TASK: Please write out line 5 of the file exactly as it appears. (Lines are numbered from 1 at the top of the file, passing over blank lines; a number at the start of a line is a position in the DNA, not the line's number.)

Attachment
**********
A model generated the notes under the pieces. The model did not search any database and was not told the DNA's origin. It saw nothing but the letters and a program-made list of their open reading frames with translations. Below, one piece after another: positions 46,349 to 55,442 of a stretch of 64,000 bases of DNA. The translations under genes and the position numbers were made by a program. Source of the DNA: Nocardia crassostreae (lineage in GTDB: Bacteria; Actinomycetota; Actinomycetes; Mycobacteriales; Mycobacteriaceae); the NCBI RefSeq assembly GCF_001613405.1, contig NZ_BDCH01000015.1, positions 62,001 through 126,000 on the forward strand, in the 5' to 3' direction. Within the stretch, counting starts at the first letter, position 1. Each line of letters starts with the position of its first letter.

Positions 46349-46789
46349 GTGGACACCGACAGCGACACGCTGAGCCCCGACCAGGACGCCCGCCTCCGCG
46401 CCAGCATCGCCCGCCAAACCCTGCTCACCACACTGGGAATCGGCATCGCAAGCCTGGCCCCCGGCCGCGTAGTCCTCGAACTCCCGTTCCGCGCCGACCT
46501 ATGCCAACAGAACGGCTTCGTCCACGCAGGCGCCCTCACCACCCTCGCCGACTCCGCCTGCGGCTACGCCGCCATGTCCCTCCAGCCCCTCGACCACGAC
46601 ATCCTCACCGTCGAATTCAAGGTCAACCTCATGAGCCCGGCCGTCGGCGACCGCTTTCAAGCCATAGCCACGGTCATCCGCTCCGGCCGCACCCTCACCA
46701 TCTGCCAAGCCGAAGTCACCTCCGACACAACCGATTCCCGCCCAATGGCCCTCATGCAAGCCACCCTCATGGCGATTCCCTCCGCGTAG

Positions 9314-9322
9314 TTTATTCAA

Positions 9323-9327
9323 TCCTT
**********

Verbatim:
46501 ATGCCAACAGAACGGCTTCGTCCACGCAGGCGCCCTCACCACCCTCGCCGACTCCGCCTGCGGCTACGCCGCCATGTCCCTCCAGCCCCTCGACCACGAC